The US has placed about 8,500 troops on standby for possible deployment to central and eastern Europe to shore up Nato’s defences as western leaders pledged to form a united front against the threat of a Russian invasion of Ukraine.
The Pentagon’s announcement that it was prepared to move additional personnel to Nato’s eastern flank came as the US and its allies hardened their response to Russia’s build-up of forces along the Ukrainian border.
“At the direction of the president and following recommendations made by secretary [Lloyd] Austin, the United States has taken steps to heighten the readiness of its forces at home and abroad,” said John Kirby, the Pentagon spokesperson.
“They are prepared to respond to a range of contingencies, including support to the Nato Response Force, if it is activated,” he added.
Meanwhile, UK prime minister Boris Johnson warned Russia had massed enough troops close to Ukraine for a “lightning war” in which it would try to seize Kyiv and President Vladimir Putin’s insistence that Nato should stop its encroachment towards Russia’s borders is reviving talk of whether Finland and Sweden should join the military alliance.
Thanks for reading FirstFT Europe/Africa. Here’s the rest of today’s news — Will
Five more stories in the news
1. DWS chief under scrutiny over €160,000 ‘Porsche payment’ Deutsche Bank alerted Germany’s financial crime watchdog to a €160,000 payment made by a client to one of its most senior bankers, which the pair later explained was part of a failed attempt to buy a Porsche.
2. UK businesses count the cost of surging inflation British companies have warned that their recovery from the pandemic risks being dented by rising inflation as they wrestle with the dilemma of what proportion of the costs can be passed on to consumers.
3. Burkina Faso’s president overthrown in military coup Roch Kaboré has been overthrown by a group of soldiers in the third military coup in west Africa in eight months. Soldiers announced on national TV that they had detained the president, suspended the constitution, dissolved the government and national assembly and closed the country’s borders.
4. Turkish industry hit by power cuts amid gas troubles Turkey suffered a manufacturing shutdown after problems with gas supplies forced the state to impose electricity cuts. Renault’s joint venture and Tofas, a Turkish carmaker part-owned by Fiat Chrysler, were among those announcing a halt in production yesterday, according to Turkish media.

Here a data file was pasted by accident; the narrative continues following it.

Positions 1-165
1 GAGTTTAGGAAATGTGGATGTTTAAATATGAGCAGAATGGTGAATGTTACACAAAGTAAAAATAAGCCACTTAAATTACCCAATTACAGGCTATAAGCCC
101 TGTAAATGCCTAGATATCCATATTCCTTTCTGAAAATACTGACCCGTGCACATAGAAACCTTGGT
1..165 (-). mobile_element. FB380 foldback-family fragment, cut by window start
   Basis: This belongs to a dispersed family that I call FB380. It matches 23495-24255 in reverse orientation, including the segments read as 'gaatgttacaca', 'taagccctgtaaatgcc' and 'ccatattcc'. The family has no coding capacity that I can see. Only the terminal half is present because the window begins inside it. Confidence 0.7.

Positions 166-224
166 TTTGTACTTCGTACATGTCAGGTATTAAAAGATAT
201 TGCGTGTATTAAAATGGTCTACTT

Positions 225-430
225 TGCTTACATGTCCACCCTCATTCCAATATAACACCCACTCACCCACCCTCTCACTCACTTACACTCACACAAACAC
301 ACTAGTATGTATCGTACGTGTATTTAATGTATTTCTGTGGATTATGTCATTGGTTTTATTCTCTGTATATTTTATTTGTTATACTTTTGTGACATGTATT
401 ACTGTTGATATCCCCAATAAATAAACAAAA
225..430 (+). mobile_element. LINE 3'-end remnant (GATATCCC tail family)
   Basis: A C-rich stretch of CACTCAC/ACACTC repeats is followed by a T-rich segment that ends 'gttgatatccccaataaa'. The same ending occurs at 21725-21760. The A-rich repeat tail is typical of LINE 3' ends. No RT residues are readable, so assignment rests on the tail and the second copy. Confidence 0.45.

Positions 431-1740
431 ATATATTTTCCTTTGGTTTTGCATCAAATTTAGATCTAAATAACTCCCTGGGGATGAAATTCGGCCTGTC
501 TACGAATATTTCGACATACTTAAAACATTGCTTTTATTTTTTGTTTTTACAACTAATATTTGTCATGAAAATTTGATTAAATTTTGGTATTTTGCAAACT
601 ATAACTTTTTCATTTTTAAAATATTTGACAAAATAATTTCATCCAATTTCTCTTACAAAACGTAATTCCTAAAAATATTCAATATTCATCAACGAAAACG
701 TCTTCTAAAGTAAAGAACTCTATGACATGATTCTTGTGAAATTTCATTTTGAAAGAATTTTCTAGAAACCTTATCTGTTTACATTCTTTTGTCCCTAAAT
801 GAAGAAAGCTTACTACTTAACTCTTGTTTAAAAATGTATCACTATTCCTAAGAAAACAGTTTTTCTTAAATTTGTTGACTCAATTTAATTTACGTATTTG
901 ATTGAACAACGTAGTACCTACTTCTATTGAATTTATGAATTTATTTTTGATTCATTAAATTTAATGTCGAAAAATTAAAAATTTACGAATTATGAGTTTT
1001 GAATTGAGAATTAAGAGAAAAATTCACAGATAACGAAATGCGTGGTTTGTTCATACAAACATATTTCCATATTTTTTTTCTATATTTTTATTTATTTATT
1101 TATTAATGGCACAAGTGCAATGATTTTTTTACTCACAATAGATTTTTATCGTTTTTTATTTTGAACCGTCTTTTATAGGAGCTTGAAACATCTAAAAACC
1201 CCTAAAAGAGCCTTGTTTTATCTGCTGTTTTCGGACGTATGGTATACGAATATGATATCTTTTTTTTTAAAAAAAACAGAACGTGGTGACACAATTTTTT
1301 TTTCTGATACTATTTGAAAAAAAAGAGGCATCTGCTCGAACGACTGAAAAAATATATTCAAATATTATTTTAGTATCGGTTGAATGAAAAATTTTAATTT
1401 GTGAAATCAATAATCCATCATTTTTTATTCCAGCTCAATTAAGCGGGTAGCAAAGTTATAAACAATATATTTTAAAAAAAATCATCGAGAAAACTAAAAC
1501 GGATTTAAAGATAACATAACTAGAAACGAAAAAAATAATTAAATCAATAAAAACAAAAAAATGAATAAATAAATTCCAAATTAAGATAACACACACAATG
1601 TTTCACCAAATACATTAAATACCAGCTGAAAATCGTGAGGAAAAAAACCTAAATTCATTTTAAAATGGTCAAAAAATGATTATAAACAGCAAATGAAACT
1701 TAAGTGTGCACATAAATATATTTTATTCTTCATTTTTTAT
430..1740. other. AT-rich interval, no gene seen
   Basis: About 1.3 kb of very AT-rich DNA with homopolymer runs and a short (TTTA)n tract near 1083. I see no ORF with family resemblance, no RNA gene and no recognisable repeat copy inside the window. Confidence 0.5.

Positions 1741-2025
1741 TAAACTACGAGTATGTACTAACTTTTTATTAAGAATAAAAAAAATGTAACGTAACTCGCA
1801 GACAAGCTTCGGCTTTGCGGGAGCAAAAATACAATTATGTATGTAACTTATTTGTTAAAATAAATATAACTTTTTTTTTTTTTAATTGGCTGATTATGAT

5. Rise in UK pension age drives record employment among 65-year-olds An increase in the UK state pension age has led to record highs in employment among 65-year-olds. Research found that about 55,000 more were in paid work in 2021 as a result of the rise in the pension age, from 65 to 66, between late 2018 and late 2020.
Boris Johnson’s premiership was plunged deeper into crisis after it emerged that he had a birthday party during England’s first lockdown in 2020, when Covid rules banned indoor social gatherings.
Authorities have lifted a month-long lockdown in the Chinese city of Xi’an less than two weeks before the start of the Beijing Winter Olympics.
Germany’s Lufthansa and Swiss-Italian shipping conglomerate MSC have expressed interest in acquiring a majority stake in ITA Airways, in a sign of how the pandemic could reshape parts of the European aviation industry.
The US drugs regulator has rescinded its authorisation for the monoclonal antibody treatments made by Eli Lilly and Regeneron, which do not work well against the Omicron variant.
The day ahead
Italy The country’s presidential election process continues with a second round of voting. Lawmakers unleashed a deluge of blank votes in the first round yesterday, in a delaying action amid intense backroom negotiations to resolve an impasse over whom to anoint as head of state.
UK HMRC publishes data on public sector borrowing.
Earnings Figures released today will shed light on how much Sweden’s tough stance on Huawei has affected the domestic technology company Ericsson. Japan’s Hyundai Motor and US-based General Electric and Johnson & Johnson are also set to report fourth-quarter data.
What else we’re reading
ANC rival steps up attacks on South Africa’s judiciary South African tourism minister Lindiwe Sisulu launched a rambling attack on Africa’s most independent judiciary and one of the world’s most progressive constitutions. Both have become targets in the battle to wrest control of the African National Congress from President Cyril Ramaphosa.
Paul Polman: Critics of ‘woke’ capitalism are wrong In straitened times a more morally conscious business elite must, surely, be a good thing, writes the former chief executive of Unilever. Not everyone agrees, however.
Theodore Agnew: Fraud is rampant The former UK minister for efficiency and transformation writes that the failure of government to tackle fraud — which public estimates value at just under £30bn a year — was so egregious and the need for remedy so urgent that he felt the only option was to smash some crockery and resign to get people to take notice.
How cronyism corrodes workplace relations and trust When a group is under threat, the instinct can be to close ranks rather than act in the best interest of the organisation. After all, our ancestry predisposes us to seek advantage through cronyism. These tips advise on how to outsmart our baser instincts.
Europe’s navel gazing With most big countries in western Europe — including the UK, France, Germany and Italy — in the midst of destabilising political transitions, they are even less prepared for a confrontation with Russia, writes Gideon Rachman.
With every take-off and landing, something remarkable is happening beneath the plane. Mark Vanhoenacker, author and a Boeing 787 pilot for British Airways, explains why aircraft tyres are a miracle of engineering.